A World Champion’s Road to Recovery

By Charity Chan

Silat World Champion, Shakir Juanda who sustained a crucial knee injury last April could not perform in the competitive category in the recent SEA Games but he will return stronger, ready to face off his opponents in 2016.   

The 27-year-old medal hopeful was only six weeks away from the SEA Games when he sustained an Anterior Cruciate Ligament (ACL) sprain, Medial Collateral Ligament (MCL) injury and a Posterior Cruciate Ligament (PCL) injury on his left knee, during the Southeast Asian Pencak Silat Championship last April. 


Photo Credit: Yahoo.com

Within 10 seconds into the second round, his opponent unexpectedly executed a sweep, which forcefully landed on Shakir’s knee. He recalled: “After I got up, my leg was trembling and when I looked at the clock, it was only 10 seconds into the second round, I had another one minute and 40 seconds left so I still continued on and kicked with my left leg, nothing happened.”

When the bell went off concluding the match, his left leg started hurting and he began limping but shortly after, the pain became unbearable. “The next day I woke up, it was really bad, I couldn’t put my leg on the ground and not even (put) pressure on (it),” he sighed.

For an athlete who has never experienced any sort of serious injury apart from bruises and a minor dislocation of his toe, the diagnosis came as a shock to the World Champion who has always persisted with his training despite his injuries. “They diagnosed that I had an ACL sprain, MCL, PCL, yea all the package in one, I was sadden and disappointed by it,” he added.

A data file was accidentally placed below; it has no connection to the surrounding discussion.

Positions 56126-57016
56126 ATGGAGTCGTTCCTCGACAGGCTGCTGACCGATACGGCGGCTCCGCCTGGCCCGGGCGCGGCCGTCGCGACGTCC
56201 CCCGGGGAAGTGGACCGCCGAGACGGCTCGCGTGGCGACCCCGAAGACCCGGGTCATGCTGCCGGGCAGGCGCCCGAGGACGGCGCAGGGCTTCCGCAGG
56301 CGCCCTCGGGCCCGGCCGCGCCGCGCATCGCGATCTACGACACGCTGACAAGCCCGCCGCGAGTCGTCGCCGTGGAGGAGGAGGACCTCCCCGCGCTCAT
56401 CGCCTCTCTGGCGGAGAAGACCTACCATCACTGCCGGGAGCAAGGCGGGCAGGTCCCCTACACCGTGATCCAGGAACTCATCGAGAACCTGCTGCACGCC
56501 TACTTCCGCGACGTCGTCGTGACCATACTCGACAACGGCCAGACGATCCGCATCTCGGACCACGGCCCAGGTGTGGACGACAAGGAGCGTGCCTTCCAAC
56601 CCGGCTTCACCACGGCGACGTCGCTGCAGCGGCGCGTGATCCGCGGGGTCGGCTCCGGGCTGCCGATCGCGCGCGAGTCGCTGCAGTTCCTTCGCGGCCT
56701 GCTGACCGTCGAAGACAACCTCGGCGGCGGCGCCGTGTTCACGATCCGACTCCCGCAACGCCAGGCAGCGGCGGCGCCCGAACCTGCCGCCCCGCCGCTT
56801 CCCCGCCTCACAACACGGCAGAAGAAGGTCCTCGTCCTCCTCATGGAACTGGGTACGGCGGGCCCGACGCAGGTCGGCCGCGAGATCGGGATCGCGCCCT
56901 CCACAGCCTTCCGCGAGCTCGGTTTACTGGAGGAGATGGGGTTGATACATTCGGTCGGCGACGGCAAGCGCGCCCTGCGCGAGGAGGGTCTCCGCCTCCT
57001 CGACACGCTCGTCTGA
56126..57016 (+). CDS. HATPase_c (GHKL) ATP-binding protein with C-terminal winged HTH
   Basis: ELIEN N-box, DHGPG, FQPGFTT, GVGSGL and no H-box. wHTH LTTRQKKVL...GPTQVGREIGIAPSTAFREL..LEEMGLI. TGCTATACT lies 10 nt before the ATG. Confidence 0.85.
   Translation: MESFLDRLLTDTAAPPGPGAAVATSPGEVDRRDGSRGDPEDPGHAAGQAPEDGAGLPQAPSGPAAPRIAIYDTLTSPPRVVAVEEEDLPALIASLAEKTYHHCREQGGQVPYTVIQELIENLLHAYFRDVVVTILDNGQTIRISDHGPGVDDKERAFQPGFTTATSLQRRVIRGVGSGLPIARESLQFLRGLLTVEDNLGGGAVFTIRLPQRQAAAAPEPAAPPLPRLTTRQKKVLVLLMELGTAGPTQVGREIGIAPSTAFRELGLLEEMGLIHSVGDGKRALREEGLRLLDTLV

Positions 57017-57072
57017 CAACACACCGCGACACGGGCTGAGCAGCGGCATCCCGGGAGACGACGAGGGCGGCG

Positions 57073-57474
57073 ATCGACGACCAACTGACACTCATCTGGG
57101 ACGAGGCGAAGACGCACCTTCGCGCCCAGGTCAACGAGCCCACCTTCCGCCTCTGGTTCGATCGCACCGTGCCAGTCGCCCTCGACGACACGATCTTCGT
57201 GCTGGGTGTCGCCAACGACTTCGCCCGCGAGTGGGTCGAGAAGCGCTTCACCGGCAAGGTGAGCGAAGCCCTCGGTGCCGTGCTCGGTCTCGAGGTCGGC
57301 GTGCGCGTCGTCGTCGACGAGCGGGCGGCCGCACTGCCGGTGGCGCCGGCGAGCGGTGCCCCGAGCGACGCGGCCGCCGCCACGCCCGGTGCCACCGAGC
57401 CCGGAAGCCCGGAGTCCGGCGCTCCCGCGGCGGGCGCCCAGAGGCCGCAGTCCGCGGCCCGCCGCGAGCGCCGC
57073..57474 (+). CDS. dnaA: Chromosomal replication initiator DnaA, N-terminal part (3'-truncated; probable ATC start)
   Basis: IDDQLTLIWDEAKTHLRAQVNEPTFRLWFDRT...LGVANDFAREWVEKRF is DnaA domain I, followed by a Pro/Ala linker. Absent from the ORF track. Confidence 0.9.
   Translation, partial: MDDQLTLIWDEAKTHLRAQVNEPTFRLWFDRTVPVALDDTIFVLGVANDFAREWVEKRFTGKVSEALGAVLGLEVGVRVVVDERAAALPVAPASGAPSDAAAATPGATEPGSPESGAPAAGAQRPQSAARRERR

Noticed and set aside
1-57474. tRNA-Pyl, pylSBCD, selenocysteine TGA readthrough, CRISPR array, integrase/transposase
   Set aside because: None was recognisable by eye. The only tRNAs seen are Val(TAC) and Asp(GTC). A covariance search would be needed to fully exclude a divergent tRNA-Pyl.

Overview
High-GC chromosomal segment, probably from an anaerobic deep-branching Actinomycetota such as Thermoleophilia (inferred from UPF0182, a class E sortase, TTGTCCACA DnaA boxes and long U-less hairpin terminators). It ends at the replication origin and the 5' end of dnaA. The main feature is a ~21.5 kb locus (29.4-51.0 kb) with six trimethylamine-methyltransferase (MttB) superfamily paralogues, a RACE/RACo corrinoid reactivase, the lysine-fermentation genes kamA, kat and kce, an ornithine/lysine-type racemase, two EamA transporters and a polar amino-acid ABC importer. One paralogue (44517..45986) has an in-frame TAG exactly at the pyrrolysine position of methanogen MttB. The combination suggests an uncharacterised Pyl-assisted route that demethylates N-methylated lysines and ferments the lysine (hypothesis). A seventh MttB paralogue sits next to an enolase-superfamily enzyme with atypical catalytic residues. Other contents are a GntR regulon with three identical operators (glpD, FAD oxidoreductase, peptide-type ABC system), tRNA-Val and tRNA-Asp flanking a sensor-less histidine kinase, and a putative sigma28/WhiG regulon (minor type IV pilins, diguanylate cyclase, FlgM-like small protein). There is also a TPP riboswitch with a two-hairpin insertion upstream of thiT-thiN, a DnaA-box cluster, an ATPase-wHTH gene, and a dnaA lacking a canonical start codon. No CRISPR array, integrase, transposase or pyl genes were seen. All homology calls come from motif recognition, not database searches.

Photo Credit: Sportsingapore.gov.sg

How did he adapt to the unexpected?

He shared: “I think I adapted slowly because it was quite a shock and prior to the competition… suddenly I had a setback and suddenly I cant run, not even a jog or a walk, I was on clutches.”

As foreign as it was to him, training had to come to a standstill and for a month, Shakir went for rehabilitation. He explained: “(Everyday) they helped me to reduce weight to walk on the treadmill (and) the rehab was painful for me. My leg was swollen and they had to inject my leg to take out the fluid from my knee.”

Besides working closely with his sports trainer and physiotherapist, he diligently made time to do his own stretching at home even after he returns from rehabilitation sessions. “Trust in the people who are willing to help you. If they are willing to help me but I’m giving in 50 per cent, they also cannot help. At home you have to do your own recovery like stretching,” said Shakir.

2 weeks before the competition, the doctor observed good progress in his recovery. However if Shakir decides to compete, chances of the injury occurring will be high and more severe. After much consideration, the he decided to compete in the artistic category, which was less of a risk for him. 


Photo Credit: Berita.mediacorp.sg

He explained: “You can’t escape from injuries. I’m thinking about the future, if I continued on and get injured during the fight and the doctor says I can’t play silat anymore? It’s okay that I (sit back) from this SEA Games and get back to my 100 per cent shape to fight again.”

Despite this unfortunate incident, the 2012 Silat World Champion carried an unbreakable spirit in his road to recovery, which certainly inspired the people around him.

He shared: “(Now) I’m preparing myself for full recovery and I will be starting my competitions next year.”

 

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